As a Sigma Tau Delta member, scholar of literature, theatre-goer, or user-of-the-internet, you may have heard that 2016 was the 400th anniversary of William Shakespeare’s death. The Bard left us on April 23, 1616, after penning 37 plays and hundreds of sonnets. Fans of the playwright and poet nicknamed 2016 the “quadricentennial”—or #Shakespeare400 on social media.
Shakespeare’s fans have celebrated this very special deathiversary in various ways. Theatre companies around the world showed reverence to the playwright by staging his works—one company even successfully staged all his plays within the year. The First Folio went on tour throughout the United States, thanks to the Folger Shakespeare Library. The Crown Publishing Group began releasing famous novelists’ retellings of the Bard’s works in the Hogarth Shakespeare project. At the Sigma Tau Delta 2016 International Convention in Minneapolis, MN, attendees were invited in the registration area to share their favorite lines from Shakespeare’s plays and sonnets on an ever-growing whiteboard. And individual Sigma Tau Delta chapters have done their part to celebrate, too.
Celebrating the Quadricentennial
The College of New Jersey‘s Alpha Epsilon Alpha Chapter worked throughout the year to show Shakespeare some love. In early spring, the chapter supported the English Department’s “Romances and Tragedies” course by providing refreshments and advertising for a staged reading of Macbeth. On April 23 itself, they hosted a Death Day party. Scenes were performed, Shakespeare-themed prizes were bestowed, coloring pages featuring the Bard’s face were adorned, and cake with his portrait was served. Finally, as the quadricentennial neared its close, the chapter planned one final event.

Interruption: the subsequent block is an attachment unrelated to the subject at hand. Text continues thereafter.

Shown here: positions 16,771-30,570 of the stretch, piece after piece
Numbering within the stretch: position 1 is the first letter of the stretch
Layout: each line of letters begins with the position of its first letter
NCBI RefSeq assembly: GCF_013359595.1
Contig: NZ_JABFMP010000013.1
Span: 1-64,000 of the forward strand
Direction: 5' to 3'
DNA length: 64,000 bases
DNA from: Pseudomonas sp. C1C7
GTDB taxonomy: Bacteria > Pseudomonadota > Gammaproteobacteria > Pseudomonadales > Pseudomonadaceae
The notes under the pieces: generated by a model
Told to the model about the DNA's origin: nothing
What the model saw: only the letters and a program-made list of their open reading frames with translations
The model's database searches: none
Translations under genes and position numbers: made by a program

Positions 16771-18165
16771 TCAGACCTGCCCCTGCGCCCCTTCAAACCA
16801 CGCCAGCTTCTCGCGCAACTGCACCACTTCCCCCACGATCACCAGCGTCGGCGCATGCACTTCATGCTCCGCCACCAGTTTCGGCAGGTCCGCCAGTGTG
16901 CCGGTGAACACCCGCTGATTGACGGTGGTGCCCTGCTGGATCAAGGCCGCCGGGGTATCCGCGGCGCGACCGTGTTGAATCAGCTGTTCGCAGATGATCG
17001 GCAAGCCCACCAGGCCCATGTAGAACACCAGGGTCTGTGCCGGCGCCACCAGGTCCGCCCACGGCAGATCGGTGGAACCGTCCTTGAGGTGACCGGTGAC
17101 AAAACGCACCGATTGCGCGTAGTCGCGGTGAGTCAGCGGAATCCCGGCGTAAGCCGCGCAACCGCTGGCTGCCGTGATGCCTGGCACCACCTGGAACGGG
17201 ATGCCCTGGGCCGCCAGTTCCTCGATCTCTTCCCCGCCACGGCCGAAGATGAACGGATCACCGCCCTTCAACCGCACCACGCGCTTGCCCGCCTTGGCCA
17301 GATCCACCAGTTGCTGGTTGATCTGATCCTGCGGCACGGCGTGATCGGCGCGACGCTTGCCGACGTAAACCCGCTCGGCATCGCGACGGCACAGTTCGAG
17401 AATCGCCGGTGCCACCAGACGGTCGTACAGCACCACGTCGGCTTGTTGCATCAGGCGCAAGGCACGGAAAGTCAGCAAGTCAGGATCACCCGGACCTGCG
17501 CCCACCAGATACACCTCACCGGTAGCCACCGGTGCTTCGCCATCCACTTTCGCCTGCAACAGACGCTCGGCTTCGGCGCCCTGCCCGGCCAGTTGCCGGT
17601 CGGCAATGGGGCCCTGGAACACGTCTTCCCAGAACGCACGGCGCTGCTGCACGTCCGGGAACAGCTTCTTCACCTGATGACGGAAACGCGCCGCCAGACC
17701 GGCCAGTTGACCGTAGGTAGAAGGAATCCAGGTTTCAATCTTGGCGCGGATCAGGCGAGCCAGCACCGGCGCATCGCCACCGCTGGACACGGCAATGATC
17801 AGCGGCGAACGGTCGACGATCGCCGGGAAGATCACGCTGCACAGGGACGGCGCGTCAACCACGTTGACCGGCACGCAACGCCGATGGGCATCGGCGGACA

Every December during final’s week, the Alpha Epsilon Alpha Chapter co-sponsors with TCNJ’s chapter of Alpha Psi Omega Theatre Honor Society a Reader’s Theatre event. This event is a staged reading of a play, advertised to the whole campus as part of Finals Fest, a huge itinerary of events for students in need of a break from studying. Traditionally, the staged reading has featured Charles Dickens’ A Christmas Carol, but last year, the two organizations decided they were feeling a different type of festive, and used the event as one last hurrah for the Bard’s 400th deathiversary.
Reader’s Theatre does #Shakespeare400
Both honor society chapters presented a cutting of The Tempest, considered by many to be a farewell of Shakespeare’s own. The 1611 romance is believed to be Shakespeare’s final work written under his sole authorship. The character of Prospero is thought to be the aging-Shakespeare’s insertion of himself into the text, as the Duke-turned-exiled-magician makes peace with his life and casts away his book of spells (often read as a metaphor for Shakespeare’s career as a powerhouse playwright). The romantic themes of The Tempest and its late placement in Shakespeare’s canon made it the perfect play to present as a final farewell for the quadricentennial.
The reading featured 16 students from both Sigma Tau Delta and Alpha Psi Omega, some familiar with the play, and others new to it. This meant that, often times, the comedic and more touching moments of the play genuinely were being experienced by the readers, making for a poignant performance. The audience was comprised of members of the honor societies as well as supportive friends, who aided the performance with their generous laughs and animated responses to the text. All attendees left with festive snacks in their bellies, uplifted spirits, and hopefully, a new resolve to face finals.
As we approach another April 23, what special events has your chapter hosted in celebration of the quadricentennial or the Bard’s deathiversary?